Home Anthill Magazine How Connecting Up is putting Not-for-Profits up in the cloud

How Connecting Up is putting Not-for-Profits up in the cloud


Not-for-profits (NFPs) in Australia seem to have their heads in the cloud in an effort to make better use of technology, according to new research.

United States-based TechSoup Global conducted an international research survey to provide insight for the NFP sector. The project was facilitated by TechSoup Global’s partner for Australia and New Zealand, Connecting Up.

The study found that 66% of Australia’s NFPs will likely be operating from the computing cloud. This will put NFPs at league with say, seemingly everyone else in the world, all of whom are going the cloud-computing way these days.

Up in the Clouds

“Coming to grips with the cloud is a necessity for all businesses and organisations in the near future, which is why it is essential that we and local IT companies understand what the barriers and motivators are to develop tailored solutions for our NFP sector in Australia,” says Connecting Up CEO, Doug Jacquier.

The global survey of 10,500 NFP and charitable organisations from 88 countries, found 90% of NFPs worldwide are using some form of cloud technology, however 86% attribute lack of knowledge as the biggest barrier to the adoption of additional cloud services.


Interestingly enough, 93% of Australian NFPs attribute lack of knowledge of senior management (doh!), funder, or staff as a major barrier to adoption of more cloud services, according to the survey.

While the barriers identified in the survey highlight problems NFPs are currently experiencing, Connecting Up believes the motivating factors identified provide valuable insights.

“The cloud services currently used by Australian NFPs mostly involve email (e.g. Hotmail, Gmail, Microsoft Office 365). However organisations said they would be motivated to move more of their IT to the cloud with availability of advice or assistance from a trusted advisor (31%), and more training for staff (27%), which means they are looking for knowledge and expertise,” explains Mr. Jacquier.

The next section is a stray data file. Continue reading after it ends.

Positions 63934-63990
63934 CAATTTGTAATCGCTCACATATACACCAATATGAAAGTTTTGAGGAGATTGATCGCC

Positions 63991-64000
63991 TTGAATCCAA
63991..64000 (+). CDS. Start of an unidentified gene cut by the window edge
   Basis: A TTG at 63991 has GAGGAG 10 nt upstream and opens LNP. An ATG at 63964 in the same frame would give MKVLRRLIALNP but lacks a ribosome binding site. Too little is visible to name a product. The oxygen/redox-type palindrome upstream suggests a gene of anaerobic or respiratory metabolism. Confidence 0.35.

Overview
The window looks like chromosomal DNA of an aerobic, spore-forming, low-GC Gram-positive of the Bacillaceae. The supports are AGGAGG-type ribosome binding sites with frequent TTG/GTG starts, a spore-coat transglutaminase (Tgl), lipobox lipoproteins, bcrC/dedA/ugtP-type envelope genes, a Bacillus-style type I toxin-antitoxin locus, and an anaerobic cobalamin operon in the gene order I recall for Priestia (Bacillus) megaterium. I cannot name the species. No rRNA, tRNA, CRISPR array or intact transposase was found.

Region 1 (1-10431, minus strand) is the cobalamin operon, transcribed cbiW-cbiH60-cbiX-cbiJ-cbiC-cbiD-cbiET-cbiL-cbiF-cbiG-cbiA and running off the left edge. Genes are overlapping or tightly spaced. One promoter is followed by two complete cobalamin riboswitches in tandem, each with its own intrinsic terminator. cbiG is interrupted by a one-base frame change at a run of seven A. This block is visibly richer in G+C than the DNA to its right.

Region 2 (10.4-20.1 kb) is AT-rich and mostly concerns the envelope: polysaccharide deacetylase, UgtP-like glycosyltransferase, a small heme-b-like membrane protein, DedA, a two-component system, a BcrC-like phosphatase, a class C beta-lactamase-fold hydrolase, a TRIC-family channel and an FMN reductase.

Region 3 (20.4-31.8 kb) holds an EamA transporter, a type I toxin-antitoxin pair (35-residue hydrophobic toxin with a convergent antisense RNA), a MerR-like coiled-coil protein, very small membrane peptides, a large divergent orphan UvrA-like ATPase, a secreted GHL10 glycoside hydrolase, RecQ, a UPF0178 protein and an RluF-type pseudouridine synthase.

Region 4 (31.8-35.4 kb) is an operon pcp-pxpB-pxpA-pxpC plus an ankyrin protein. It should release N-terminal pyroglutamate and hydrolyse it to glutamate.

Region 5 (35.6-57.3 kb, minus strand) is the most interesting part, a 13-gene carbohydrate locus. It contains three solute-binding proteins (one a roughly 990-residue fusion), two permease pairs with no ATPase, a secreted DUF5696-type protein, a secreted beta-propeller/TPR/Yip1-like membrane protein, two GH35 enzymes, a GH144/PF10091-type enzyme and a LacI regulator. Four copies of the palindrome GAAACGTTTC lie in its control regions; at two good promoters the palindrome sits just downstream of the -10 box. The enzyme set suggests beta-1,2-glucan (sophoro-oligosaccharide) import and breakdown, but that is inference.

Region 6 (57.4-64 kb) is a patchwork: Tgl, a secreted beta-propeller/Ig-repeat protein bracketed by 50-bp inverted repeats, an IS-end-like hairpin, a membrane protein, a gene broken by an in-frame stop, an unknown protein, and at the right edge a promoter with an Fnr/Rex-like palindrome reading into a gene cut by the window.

In addition to the survey results, the uptake of Connecting Up and TechSoup Global’s technology donation program also shows the thirst from the NFP sector for IT services and software. Over 10,000 eligible NFPs in Australia have received more than $150 million (yes, you read that correctly) worth of the latest products and upgrades from companies such as Microsoft, Cisco and Symantec.

“So far the millions of dollars of technology donations have resulted in increased productivity and capacity in the not-for-profit sector, with the average donation saving each NFP $9,000 RRP annually. This allows funds that would’ve been spent on costly IT upgrades to be channelled into improved service delivery and increased social impact for the communities they serve,” says Jacquier.

Bringing in the Heavies

One of the biggest IT partners shelling out the goods for the program, Microsoft, believes it is important for all organisations, to have access to the latest technology to remain competitive in today’s tough environment.

“Connecting Up’s donation program helps us to better understand the needs of the NFP sector and ensure our $40 million plus of donated software each year in Australia is going to the organisations that need it most,” explains Microsoft Citizenship Manager, Anna Howarth.

So, that’s good on Connecting Up, and good on Microsoft.

Say, how does an impoverished writer declare himself an NFP? I’m totally geeking out over Windows 8… but I digress. Oh well, it looks like all the loot from Connecting Up’s charity should stay with the NFPs. And by the way, if you happen to be one of those NFPs, be sure to check here to see if your organization is eligible for some of the love.